Olympic squad handcuffed

BOB ELLIOTT -- Sun Media

, Last Updated: 11:10 AM ET

You might think that since 2008 is baseball's final shot at the Olympics for a few years, organizers would want the best countries with the best players to compete.

That won't be the case.

The International Baseball Amateur Federation will stage the final Olympic qualifier March 7-15 in Taiwan. Eight teams will compete for three berths at the 2008 Beijing Olympics.

When it comes to loaning players, the second week of minor-league camp couldn't be worse for countries such as Canada, Australia and Mexico. Unless of course it was last summer's world championships in Cuba which overlapped the Sept. 1 callup date.

Canada, Australia and Mexico -- three countries with 90% of their rosters to be composed of minor-leaguers -- had asked that the qualifier begin in April. By then camps are over, the rosters of major-league and minor-league teams are set.

"Australia wrote the IABF a letter three weeks ago saying 'Don't you dare pick these dates,'" said Greg Hamilton, director of Canada's national team program. "You're trying to get the best teams with their best players. Why not allow everyone to bring their best?"

A reason baseball was voted out of the 2012 London Games roster was that countries did not send their best players.

What likely will happen -- if the past runs true to form -- is Major League Baseball will say players can play for their country. Yet, individual clubs will turn down the players' requests individually. It has been that way with the exception of the World Baseball Classic in 2006.

With the first pitch in March, teams will be asked to allow players to go at a time when the clubs are assessing players and assigning rosters, not to mention pitchers building up arm strength.

"This is really, really disappointing, devastating," Baseball Canada president Ray Carter said from Vancouver. "It's not good for Canada, not good for the game. We can't get our best players on the field at this time."

What upsets Carter is that he spoke with new IABF president Harvey Schiller, of the United States, before his election. The subject was having suitable tournament dates, when all countries could bring their best.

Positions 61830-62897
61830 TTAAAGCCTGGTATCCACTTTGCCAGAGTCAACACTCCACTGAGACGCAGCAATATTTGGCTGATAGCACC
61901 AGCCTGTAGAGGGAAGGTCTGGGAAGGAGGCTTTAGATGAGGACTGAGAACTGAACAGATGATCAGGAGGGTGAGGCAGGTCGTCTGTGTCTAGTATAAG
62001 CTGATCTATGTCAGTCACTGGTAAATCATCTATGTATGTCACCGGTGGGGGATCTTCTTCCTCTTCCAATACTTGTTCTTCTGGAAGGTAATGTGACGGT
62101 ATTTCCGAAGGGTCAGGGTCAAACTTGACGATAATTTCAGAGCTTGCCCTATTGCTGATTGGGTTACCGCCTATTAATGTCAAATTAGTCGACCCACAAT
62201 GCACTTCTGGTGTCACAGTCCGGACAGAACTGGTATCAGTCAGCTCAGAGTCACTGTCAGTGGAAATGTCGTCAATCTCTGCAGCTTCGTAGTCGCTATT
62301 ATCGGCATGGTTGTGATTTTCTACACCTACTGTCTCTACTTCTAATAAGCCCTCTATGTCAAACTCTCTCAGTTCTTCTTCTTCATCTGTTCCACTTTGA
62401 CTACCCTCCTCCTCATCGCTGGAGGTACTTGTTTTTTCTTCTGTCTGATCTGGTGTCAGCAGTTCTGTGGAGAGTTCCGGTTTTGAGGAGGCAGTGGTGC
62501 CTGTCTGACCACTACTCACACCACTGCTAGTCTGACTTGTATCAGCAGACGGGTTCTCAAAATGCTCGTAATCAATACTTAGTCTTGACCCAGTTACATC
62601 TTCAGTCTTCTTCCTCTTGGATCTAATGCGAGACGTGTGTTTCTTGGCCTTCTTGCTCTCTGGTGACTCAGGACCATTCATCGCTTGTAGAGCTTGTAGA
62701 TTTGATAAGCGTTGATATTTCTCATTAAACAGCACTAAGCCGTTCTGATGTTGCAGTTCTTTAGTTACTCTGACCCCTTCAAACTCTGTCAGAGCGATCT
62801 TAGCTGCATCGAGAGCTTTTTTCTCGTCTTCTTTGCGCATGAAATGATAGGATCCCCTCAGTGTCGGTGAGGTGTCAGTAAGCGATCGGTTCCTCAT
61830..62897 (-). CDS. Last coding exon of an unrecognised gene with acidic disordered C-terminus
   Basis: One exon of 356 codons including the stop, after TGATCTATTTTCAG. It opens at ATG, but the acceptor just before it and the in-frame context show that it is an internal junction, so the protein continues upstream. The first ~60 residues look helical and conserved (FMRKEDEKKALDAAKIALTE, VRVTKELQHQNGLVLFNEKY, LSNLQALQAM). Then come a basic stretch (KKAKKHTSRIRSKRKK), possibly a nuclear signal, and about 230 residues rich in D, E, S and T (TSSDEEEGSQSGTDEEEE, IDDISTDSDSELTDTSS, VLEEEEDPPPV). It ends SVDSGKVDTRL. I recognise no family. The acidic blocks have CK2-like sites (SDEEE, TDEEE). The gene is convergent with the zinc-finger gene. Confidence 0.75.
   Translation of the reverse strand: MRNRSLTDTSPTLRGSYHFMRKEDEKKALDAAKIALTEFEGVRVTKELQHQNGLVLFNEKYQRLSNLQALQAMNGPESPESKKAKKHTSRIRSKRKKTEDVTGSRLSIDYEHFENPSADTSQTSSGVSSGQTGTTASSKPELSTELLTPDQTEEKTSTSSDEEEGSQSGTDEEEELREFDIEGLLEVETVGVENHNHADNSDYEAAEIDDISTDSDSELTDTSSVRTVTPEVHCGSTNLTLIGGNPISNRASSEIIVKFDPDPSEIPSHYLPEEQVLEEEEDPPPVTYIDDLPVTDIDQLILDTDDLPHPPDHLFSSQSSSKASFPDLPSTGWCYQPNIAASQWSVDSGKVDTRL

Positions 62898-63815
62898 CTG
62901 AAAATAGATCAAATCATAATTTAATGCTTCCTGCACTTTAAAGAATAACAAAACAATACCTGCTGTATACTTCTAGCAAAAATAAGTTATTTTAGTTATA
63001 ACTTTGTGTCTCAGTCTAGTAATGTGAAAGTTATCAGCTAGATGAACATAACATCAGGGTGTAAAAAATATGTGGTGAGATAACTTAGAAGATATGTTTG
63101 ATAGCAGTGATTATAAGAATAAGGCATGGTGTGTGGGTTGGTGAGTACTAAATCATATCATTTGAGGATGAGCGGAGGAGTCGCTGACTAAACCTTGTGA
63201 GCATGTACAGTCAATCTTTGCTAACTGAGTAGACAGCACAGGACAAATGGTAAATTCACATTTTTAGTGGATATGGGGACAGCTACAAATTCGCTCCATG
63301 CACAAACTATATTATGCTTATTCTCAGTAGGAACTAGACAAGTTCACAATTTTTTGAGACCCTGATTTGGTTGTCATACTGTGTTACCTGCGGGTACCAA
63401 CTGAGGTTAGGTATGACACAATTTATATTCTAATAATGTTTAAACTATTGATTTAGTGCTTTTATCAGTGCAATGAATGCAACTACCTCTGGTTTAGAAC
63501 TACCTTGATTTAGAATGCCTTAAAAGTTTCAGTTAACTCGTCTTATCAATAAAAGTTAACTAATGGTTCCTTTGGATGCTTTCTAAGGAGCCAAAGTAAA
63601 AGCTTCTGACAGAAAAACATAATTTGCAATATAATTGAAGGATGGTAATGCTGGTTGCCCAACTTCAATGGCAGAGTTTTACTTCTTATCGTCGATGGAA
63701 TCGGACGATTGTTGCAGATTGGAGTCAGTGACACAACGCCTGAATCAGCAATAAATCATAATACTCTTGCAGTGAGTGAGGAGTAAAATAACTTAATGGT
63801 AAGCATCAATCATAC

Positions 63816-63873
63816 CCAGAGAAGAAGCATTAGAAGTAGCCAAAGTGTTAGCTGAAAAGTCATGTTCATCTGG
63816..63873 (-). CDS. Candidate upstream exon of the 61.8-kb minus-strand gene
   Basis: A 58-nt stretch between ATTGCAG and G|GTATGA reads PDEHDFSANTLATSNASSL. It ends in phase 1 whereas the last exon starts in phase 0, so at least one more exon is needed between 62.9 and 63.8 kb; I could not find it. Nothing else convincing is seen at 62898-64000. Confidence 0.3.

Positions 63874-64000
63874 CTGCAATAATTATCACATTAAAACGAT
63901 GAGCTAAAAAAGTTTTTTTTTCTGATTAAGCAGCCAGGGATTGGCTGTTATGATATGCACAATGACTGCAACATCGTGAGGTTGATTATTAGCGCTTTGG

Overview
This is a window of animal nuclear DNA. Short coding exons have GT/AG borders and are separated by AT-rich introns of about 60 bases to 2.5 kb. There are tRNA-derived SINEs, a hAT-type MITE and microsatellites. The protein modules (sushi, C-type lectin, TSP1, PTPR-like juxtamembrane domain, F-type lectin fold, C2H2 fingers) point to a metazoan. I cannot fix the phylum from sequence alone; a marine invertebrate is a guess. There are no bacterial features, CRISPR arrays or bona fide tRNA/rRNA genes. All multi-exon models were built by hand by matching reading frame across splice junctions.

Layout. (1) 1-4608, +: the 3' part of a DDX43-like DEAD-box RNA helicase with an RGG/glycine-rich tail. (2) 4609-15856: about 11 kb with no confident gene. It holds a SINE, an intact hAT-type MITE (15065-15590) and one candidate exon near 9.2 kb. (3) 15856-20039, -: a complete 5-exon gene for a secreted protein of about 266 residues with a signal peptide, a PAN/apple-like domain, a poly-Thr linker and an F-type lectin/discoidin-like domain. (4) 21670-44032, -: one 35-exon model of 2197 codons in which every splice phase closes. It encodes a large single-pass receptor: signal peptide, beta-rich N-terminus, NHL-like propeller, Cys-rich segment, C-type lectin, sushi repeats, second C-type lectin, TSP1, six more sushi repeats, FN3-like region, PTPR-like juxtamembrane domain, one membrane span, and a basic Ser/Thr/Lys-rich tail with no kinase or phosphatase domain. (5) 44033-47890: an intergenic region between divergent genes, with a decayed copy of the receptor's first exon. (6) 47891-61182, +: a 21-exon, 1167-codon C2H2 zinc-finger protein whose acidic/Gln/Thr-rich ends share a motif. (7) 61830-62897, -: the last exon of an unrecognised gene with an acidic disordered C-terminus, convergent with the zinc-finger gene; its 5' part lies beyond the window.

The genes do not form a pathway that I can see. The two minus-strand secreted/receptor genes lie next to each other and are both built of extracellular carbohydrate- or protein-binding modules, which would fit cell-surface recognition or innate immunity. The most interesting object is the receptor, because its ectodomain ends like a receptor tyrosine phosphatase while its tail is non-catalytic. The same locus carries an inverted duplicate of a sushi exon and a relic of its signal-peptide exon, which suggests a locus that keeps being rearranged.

"This was the new president's first choice to show the powers that be that baseball belongs in the Olympics," Carter said. "It was a chance to start making things right and convince people who vote on baseball in Olympics we are making it right. He failed first time out of the chute."

The Asian qualifier in December will see an Olympic berth go to one country, likely Japan, while Korea and Taiwan will head to this qualifier in Taiwan.

South Africa, England, Spain, Canada, Australia, Mexico, and the two Asian qualifiers will make up the eight-country field.

WEAKER TEAMS

The way it is now, Australia, which won silver in Athens in 2004, and Canada, losers of the semi-final, will be mere shadows of teams they could field.

Meanwhile, Team Canada's entry to the World Cup is headed to Australia before the championships in Taiwan Nov. 6-16.

This after not being allowed to play six games in the Arizona Fall League while China's Olympic team was given a green light. It's almost like the Americans remember who won the Team USA-Team Canada matchup in 2006.

Coached by Terry Puhl, Canada will be led by Ontario minor leaguers Nick Weglarz of Stevensville (Indians); London's Jamie Romak (Pirates); Mississauga's Jamie Richmond (Braves); Chris Robinson of Dorchester (Cubs); Chatham's David Corrente (Jays); Ottawa's T. J. Burton (Indians); Ottawa's Sebastien Boucher (Orioles); as well as Gatineau, Quebec's Phillippe Aumont (Mariners), a first-rounder in June. Also on the roster will be ex-pros Jeremy Ware of Guelph and Toronto's Jonathan Lockwood and Ottawa's Mike Kusiewicz.


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